…ATTACK AFTER PEACE MEETING
BY UMAR YUSUF, YOLA
It was one of the deadliest attacks since the lingering farmers/herders feud started in Adamawa State and some parts of the North. It remains a deadly attack because of the personalities of the victims and the number of communities razed.
Kwamba people of about five towns and villages would not forget last Tuesday in a hurry after suspected herdsmen struck.
Kwamba is located in Borrong District of Demsa local government area of Adamawa with 95% of the inhabitants as peasant farmers and fishermen owing to its proximity to the River Benue.
As the predominantly Christian communities were finishing Residents of Sabon their early morning devotion, the herders struck from all angles.
Pegi, Galanga, Gidan Mission, Swera, Somdi and Lamoro villages took to their heels as the invaders arrived.
They took the villagers, according to them, by surprise, shooting sporadically and setting houses ablaze and, within hours, no fewer than 37 persons were killed. Notable among the victims was a former Commissioner for Youths and Sports under the administration of former Governor Murtala Nyako, Mr. Sam Zadok.
Zadok was, until his death, the Publicity Secretary of Adamawa State chapter of the Peoples Democratic Party (PDP).
A youth leader in the area, Mr. Paul Musa, said Zadok was killed alongside six others in the same car in Bare village, some 15 kilometers to the scene of the fight.
The slain commissioner was very vocal during recent peace process between herdsmen and farmers put together by the Committee on Herders/Farmers Conflict headed by Governor Dave Umahi of Ebonyi State, when the warring parties signed peace accord and to lay down their arms.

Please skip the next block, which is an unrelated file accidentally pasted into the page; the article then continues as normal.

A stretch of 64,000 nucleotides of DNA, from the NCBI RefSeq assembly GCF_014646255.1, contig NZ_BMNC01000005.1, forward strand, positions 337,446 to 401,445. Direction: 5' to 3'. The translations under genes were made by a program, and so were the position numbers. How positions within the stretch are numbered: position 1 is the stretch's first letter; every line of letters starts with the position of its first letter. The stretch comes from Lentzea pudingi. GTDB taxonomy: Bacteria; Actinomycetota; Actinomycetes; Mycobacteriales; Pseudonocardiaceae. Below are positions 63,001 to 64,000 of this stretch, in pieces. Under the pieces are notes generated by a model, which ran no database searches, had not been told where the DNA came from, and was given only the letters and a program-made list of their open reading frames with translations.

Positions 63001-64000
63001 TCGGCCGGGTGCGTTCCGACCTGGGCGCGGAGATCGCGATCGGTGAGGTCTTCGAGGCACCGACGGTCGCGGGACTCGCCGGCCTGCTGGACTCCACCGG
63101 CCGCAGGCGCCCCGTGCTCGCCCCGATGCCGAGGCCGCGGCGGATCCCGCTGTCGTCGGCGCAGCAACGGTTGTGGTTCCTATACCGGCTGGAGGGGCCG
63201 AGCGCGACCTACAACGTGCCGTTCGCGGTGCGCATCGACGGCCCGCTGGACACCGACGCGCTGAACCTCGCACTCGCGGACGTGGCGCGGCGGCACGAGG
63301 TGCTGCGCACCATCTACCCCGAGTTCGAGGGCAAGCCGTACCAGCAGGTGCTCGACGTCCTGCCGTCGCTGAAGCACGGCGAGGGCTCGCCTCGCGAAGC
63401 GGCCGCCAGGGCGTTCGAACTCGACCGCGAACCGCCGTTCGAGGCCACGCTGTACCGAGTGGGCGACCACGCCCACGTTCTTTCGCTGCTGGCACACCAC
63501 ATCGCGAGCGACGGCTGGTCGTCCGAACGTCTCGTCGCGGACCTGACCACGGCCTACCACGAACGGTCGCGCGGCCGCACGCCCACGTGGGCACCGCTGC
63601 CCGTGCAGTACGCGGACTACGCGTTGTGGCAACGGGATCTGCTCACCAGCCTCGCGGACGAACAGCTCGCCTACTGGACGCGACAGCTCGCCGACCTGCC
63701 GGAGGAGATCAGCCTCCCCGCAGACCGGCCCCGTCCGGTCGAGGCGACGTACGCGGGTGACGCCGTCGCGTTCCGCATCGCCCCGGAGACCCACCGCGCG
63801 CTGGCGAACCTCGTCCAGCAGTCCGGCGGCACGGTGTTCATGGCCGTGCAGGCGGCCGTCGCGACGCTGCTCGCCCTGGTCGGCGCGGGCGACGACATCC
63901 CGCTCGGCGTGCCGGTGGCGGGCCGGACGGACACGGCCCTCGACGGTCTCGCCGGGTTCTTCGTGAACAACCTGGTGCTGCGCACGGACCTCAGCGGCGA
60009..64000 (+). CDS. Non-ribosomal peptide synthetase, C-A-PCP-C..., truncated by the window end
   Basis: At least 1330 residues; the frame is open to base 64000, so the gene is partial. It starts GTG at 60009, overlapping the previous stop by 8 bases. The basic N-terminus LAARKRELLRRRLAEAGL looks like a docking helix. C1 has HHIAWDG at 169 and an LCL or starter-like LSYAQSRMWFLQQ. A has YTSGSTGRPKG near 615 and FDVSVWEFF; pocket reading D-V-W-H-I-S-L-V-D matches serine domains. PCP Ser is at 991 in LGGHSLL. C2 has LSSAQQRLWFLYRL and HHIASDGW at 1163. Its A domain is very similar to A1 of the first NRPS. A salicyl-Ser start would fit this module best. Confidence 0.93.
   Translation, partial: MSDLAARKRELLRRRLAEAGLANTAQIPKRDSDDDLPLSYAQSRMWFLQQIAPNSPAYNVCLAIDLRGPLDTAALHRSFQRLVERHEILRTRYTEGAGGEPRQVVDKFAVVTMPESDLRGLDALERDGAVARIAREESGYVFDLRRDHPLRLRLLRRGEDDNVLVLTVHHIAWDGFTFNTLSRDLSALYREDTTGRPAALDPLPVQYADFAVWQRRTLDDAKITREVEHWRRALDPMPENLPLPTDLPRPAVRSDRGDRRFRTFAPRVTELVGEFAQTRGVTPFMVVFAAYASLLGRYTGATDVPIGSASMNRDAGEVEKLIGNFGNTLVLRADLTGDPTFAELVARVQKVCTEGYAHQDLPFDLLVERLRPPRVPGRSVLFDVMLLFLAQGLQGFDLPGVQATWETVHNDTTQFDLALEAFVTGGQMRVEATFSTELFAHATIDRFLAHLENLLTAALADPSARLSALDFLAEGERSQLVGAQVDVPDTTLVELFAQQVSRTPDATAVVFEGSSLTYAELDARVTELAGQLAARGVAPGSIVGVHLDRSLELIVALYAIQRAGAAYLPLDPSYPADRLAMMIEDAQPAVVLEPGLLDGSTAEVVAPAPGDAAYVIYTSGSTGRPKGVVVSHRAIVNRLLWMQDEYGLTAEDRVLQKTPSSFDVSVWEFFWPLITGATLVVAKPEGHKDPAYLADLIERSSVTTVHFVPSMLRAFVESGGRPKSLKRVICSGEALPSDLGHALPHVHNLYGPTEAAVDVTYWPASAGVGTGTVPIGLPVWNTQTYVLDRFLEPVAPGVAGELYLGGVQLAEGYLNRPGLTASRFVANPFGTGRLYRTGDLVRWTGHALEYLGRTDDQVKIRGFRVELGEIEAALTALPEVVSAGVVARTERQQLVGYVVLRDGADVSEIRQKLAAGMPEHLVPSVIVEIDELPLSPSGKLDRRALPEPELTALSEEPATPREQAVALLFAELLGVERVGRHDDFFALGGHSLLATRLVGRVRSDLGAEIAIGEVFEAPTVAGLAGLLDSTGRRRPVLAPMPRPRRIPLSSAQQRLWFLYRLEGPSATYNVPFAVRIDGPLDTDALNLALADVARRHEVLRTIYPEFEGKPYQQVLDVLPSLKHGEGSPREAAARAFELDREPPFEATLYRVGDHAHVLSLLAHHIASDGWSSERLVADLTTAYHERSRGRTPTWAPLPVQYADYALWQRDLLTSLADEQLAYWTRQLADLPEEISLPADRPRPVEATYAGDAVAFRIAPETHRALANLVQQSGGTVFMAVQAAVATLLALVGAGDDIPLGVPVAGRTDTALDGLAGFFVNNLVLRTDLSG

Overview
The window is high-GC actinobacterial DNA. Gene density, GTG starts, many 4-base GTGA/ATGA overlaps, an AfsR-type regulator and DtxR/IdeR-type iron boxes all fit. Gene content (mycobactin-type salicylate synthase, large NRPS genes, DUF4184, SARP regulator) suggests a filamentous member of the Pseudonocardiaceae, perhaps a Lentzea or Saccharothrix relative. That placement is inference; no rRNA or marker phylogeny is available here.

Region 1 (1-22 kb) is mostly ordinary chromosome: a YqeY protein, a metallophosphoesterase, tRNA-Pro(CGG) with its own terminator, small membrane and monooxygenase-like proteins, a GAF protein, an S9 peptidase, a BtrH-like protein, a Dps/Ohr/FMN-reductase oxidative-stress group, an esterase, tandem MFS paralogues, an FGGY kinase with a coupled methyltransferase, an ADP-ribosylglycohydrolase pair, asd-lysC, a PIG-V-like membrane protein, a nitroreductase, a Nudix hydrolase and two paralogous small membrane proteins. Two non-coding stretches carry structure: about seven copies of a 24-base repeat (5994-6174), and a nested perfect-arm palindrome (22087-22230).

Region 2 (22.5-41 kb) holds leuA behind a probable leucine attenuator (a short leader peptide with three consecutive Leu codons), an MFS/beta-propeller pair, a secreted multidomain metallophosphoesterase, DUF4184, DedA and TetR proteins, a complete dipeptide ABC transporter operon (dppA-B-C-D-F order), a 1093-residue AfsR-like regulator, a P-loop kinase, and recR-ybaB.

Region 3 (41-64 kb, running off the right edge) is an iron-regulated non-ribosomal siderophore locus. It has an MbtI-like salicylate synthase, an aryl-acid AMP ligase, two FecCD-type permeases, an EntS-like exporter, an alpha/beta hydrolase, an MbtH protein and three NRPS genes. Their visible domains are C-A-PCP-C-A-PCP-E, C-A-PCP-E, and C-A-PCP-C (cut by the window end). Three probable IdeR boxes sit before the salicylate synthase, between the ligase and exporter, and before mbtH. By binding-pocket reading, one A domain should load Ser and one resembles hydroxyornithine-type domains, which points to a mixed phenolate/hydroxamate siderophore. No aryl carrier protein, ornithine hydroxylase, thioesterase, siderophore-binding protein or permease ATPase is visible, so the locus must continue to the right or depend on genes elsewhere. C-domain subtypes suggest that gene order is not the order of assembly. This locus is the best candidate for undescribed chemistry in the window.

The accord was not obeyed as barely a week after it was agreed, suspected herdsmen invaded Gwamba in Borrong District of Demsa LGA.
There were different versions of the circumstances leading to the death of Zadok and six others in his vehicle. One report had it that the former Commissioner, along with his entourage, was killed in an ambush by herdsmen on their way to the troubled communities.
The version asserted that the victims went there to defend their territory when they met their deaths.
Another account showed that they were in the communities to broker peace and had even persuaded the people to maintain the peace and were ambushed while returning to their base.
The military has, meanwhile, arrested 17 suspects in connecting with the attack.
Parading the suspects in Yola, the Brigade Commander of the 23rd Armoured Brigade, Yola, Brigadier General Muhammad Bello, disclosed that the suspects were arrested by the troops of 101 Special Force Battalion on Exercise Ayem Akpatuma deployed to Numan to quell the sectarian crisis.
The Brigade Commander disclosed that despite concrete efforts to rescue the villages from destruction, the herdsmen set the villages ablaze before the arrival of the troops.
The determined troops, according to him, trailed the fleeing herders and arrested six of them, even as they “showed stiff resistance in an attempt to arrest them as they engaged the troops in cross fire leading to the death of 10 of the attackers”.
“Assorted AK47 rifles, locally made guns, rounds of ammunition, bows and arrows as well as cutlasses were recovered from them”, Bello said.
The attack has been greeted by nationwide condemnation.
The Lutheran Church of Christ of Nigeria, LCCN, described it as unfortunate as it happened barely five days after a peace accord was signed between the warring parties.
In a statement, Archbishop Musa Panti Fillibus told government to put-up mechanism to halt the killings in Adamawa and other parts of the North.
Fillibus, who is also the leader of the Lutheran Church Worldwide, observed that no religion preaches violence not to talk of taking human life, saying that perpetrators should face the wrath of God.